Big per-acre corn yield offset by disease: GFO

Corn is loaded into a truck near Sarnia on Nov. 15. (Louis Pin/Postmedia Network)

Share Adjust Comment Print

A tumultuous year for Ontario corn continued this week when Agricorp confirmed what had been suspected since late last summer: the 2018 corn crop should have been a boon for cash crop farmers.

Instead, a cold, rainy fall lead to a mould-causing infestation that proved costly, though not as catastrophic as feared late last year. That’s in part due to high yields as shown in data published by Agricorp in late March.

The crop insurance agency said Ontario corn farmers saw an average yield of 183 bushels an acre, up from the 10-year average of 170 bushels an acre. The highest yields were reported in Chatham-Kent and Oxford County, with some reporting more than 240 bushels per acre.

“It would have been a very good year, even though prices have been trending flat or downwards,” Rob Gamble, chief economist with the Grain Farmers of Ontario, said. “A lot of farmers were looking forward to a good yield. Because of the DON (deoxynivalenol), they still had what they’d (consider) a below-average year.”

Large patches of Lambton County reported poor yields, along with a number of places in nearby Elgin County.

Grain farmers were not exactly hung out to dry when news broke about widespread deoxynivalenol, or vomitoxin. Last fall, the provincial government reimbursed some testing and announced funding for better crop preservation going forward. Farmers were given different avenues through which they could sell corn with higher volumes of DON.

Agricorp’s salvage benefit plan will be enhanced next year as well, to account for challenges dealing with high levels of DON. The higher the level of DON, the more insurance Agricorp will pay out for 2019 crops — anywhere from 52 cents per bushel to $1.08 per bushel.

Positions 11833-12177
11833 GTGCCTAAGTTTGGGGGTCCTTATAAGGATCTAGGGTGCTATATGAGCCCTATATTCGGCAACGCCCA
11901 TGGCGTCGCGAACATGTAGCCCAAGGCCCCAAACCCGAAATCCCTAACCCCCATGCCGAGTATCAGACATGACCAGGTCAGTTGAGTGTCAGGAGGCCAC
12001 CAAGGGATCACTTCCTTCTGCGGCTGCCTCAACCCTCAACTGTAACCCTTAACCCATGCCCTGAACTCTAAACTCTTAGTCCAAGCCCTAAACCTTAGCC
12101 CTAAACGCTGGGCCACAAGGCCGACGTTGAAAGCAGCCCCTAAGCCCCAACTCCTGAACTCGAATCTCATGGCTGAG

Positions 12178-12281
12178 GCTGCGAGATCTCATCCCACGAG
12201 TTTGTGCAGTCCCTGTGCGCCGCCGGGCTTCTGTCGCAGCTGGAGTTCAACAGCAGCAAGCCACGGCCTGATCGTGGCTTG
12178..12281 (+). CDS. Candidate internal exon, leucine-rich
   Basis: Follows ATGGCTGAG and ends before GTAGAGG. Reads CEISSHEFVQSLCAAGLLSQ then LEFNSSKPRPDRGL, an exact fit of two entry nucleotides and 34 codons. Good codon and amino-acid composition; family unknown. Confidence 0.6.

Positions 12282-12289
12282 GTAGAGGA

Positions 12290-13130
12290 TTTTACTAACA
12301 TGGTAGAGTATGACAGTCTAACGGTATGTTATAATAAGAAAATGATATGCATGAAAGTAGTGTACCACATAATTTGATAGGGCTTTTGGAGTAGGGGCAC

This wasn’t as bad as some farmers are making it out to seem, Frank Backx, a grain merchandiser in the Chatham-Kent area, said.

“Definitely the higher yields have helped gross income,” Backx said. “I don’t think the corn farmer took that big a hit, especially those with high crop insurance. If they had high vomitoxin or DON, they got paid that (salvage benefit) per bushel, which would have helped quite a bit.

“It doesn’t cover all of it, but it helps.”

Those to suffer the biggest hit, Backx said, were those without crop insurance. Livestock farmers, especially pork farmers, may have been forced to pay more for their feed in the absence of clean Ontario corn.

A representative with Ontario pork confirmed the organization was keeping an eye on the DON situation but said there had been few, if any, concerns raised by Ontario pork farmers.

Many Ontario farmers affected by high levels of DON are still trying to sell their product, usually at a discounted rate. Insurance claim periods were extended by Agricorp earlier this year. As of mid-March, roughly $45 million in claims had been submitted by Ontario farmers.

“If I had to sum up the season in one word, I’d say it was disappointing,” Gamble said.

Correction: an earlier version of this story stated the enhanced salvage benefit will apply for 2018 crops. That is not the case. The enhanced salvage benefit will only come into effect next year. The Observer regrets the error.